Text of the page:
Kim Rossi is a newly divorced, single 32 year old aspiring writer who spends her days working as a finance officer at a car dealership. She is living in Denver, farther than she would like from her only remaining family member, her father. She lost her mother to suicide at a young age, and she still suffers from grief and guilt about her mother’s passing. To top it all off, she finds out some unsettling news about her father’s health. She decides to attend a writer’s conference at the Mistletoe Inn around Christmas time, in hopes that she will finally be able to get her novel closer to publication. The best part about the conference is that her favorite author of all time, H. T. Cowell, is the keynote speaker. Figuring she has nothing to lose, Kim spends Thanksgiving with her father and then sets off for the conference. The setting for the conference is beautiful, in wintry Burlington, Vermont. She meets a few new friends at the conference, namely Samantha and Zeke, as well as a few interesting characters, as well.

I won’t give away much more of the plot, because I want you to read and enjoy the story as much as I did. Let’s just say that the conference doesn’t turn out the way she thought it would, in more ways than one.

I truly enjoyed this book, and my only regret is that it was a very short read. I finished it in an evening, and then I wanted to read more about Kim and Zeke. Evans has an amazing way of bringing readers to spontaneous bursts of laughter and also tears with his romantic scenes and heart wrenching moments.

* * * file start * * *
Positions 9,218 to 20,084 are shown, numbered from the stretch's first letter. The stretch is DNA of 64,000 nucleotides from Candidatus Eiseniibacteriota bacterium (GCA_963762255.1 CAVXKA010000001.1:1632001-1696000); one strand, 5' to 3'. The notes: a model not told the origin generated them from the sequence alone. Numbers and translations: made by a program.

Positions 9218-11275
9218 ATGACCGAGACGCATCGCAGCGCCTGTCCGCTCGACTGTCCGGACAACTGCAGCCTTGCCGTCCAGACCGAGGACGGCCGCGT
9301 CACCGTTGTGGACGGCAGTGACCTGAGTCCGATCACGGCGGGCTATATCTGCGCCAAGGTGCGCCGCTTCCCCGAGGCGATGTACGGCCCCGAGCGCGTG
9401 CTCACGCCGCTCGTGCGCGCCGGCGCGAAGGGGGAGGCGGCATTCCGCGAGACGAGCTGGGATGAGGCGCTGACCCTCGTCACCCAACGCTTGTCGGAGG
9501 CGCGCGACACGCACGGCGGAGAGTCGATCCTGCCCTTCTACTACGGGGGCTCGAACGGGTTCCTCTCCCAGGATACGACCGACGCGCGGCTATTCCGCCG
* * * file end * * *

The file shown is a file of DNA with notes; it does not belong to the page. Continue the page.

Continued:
Now, to wait for the final installment next Christmas. I’ll be looking forward to it!

 

The Edge of Lost by Kristina McMorris

I had never read anything by this author before, but I had read an early review about this book and was intrigued at the mention of  Alcatraz Island being the setting for a missing girl, in a situation w9780758281180_ad6c3here only one prisoner knew the truth of her whereabouts. It sounded like a great story line, and I enjoyed the book though it started out a bit slow. As it turned out, the story details the life of a young Irish boy named Shanley Keegan, with the missing girl portion of the plot only revealed at the very end of the book.